• Schedule a 1-on-1 video call to discuss your specific needs and situation
  • Ask questions about products, carriers, or DCF Income Payments
  • Discuss how a DCF Income Payments and annuities may (or may not) fit into your portfolio
nathaniel pulsifer of dcf annuities

Nathaniel M. Pulsifer, Owner of DCF Annuities (800) 246-1932 | [email protected] | Linkedin

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Guide To The DCF Income Payments Purchase Process

dcf income payments purchase

What happens when you do decide to buy a case? This article describes the DCF Income Payments purchase process in detail.


  • Before a Case is Available

    In a typical secondary market structured settlement transaction, a seller approaches an attorney, a factoring company, or other entity with a specific payment stream to sell.  The originator agrees on a discounted price for the payments and commences the work necessary to transfer the payments to their own account or to a new owner.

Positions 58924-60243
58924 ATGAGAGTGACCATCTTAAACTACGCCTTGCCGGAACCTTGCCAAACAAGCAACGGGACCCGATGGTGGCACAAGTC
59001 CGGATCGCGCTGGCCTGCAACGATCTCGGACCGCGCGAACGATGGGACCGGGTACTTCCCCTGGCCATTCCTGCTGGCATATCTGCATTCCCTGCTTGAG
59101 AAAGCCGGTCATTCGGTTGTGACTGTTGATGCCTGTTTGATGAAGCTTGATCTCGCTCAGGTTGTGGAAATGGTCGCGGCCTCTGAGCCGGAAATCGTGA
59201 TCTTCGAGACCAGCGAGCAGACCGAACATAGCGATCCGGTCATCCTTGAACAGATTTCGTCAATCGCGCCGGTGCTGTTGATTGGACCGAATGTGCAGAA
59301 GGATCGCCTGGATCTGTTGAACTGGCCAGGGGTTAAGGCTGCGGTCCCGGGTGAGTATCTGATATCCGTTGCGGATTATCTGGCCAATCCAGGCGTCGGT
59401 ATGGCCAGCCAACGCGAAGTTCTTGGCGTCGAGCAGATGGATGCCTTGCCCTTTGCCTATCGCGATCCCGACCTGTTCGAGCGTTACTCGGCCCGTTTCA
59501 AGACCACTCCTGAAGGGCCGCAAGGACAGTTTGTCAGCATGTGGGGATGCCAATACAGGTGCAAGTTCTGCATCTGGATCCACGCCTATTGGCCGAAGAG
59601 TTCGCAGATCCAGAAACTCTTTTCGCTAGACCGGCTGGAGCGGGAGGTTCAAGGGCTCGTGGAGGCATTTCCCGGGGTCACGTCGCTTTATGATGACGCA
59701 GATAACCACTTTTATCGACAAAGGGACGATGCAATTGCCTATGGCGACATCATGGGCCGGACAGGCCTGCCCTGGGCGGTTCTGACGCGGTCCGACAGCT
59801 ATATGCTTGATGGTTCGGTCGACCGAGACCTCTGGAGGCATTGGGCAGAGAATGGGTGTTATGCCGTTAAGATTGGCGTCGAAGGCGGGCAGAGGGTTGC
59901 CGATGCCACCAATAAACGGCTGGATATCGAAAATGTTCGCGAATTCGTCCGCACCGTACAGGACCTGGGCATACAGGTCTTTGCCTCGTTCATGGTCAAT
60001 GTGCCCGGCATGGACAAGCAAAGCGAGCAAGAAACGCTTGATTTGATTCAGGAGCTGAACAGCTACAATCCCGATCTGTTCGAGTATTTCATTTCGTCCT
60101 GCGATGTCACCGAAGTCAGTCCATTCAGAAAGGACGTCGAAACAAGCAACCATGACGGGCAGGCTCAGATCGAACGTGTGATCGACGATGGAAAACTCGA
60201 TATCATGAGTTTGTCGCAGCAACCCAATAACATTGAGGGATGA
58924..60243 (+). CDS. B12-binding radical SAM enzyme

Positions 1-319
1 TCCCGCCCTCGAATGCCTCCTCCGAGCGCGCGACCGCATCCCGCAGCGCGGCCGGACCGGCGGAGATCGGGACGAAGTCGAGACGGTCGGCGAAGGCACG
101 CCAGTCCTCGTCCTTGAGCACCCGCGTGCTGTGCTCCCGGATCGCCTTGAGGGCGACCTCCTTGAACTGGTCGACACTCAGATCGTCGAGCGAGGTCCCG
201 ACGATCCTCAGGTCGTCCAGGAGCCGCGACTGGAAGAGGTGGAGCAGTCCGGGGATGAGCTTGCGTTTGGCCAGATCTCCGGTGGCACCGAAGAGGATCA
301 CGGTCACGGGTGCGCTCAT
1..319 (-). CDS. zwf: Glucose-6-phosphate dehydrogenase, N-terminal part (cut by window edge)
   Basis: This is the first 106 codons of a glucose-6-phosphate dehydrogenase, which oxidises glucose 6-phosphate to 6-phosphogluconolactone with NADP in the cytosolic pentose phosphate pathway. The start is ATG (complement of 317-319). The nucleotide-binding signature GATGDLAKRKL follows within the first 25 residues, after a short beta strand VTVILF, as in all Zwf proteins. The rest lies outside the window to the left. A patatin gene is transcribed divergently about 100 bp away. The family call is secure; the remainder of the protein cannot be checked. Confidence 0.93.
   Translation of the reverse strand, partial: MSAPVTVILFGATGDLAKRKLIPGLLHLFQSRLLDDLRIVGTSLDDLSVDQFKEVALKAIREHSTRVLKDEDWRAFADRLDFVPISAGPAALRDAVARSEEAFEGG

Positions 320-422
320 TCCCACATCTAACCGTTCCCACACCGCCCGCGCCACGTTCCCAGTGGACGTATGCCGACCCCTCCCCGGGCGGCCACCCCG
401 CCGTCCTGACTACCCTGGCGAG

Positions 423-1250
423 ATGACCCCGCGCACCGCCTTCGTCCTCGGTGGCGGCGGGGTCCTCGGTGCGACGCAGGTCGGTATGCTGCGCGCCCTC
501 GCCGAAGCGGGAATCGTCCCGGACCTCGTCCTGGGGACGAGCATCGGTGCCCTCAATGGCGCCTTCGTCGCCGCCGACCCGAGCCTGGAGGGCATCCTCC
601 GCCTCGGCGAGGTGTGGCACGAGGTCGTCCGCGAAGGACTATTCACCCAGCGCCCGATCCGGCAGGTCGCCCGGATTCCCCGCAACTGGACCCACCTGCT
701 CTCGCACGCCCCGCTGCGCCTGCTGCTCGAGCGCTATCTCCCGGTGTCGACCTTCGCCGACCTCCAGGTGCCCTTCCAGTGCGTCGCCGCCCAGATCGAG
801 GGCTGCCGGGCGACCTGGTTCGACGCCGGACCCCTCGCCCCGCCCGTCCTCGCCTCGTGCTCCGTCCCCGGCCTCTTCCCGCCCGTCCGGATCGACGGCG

At this point, these diverse sources of origination offer their payment streams for sale.  If it is a good payment, from a good company, DCF Exchange, our wholesale vendor, will buy it and provide the name of its business trust and address of a payment servicer which is applied to the various transfer documents.

  • Marketing a Case

    We market cases with two different statuses- “In Stock” and “In Pipeline”.  In Stock can close right away, and cases marked as In Pipeline may be 30 to 60 days.

  • Case Status in the Inventory

    All currently available payments are listed in our web-based inventory system, and display whether they’re In Pipeline, In Review, or In Stock.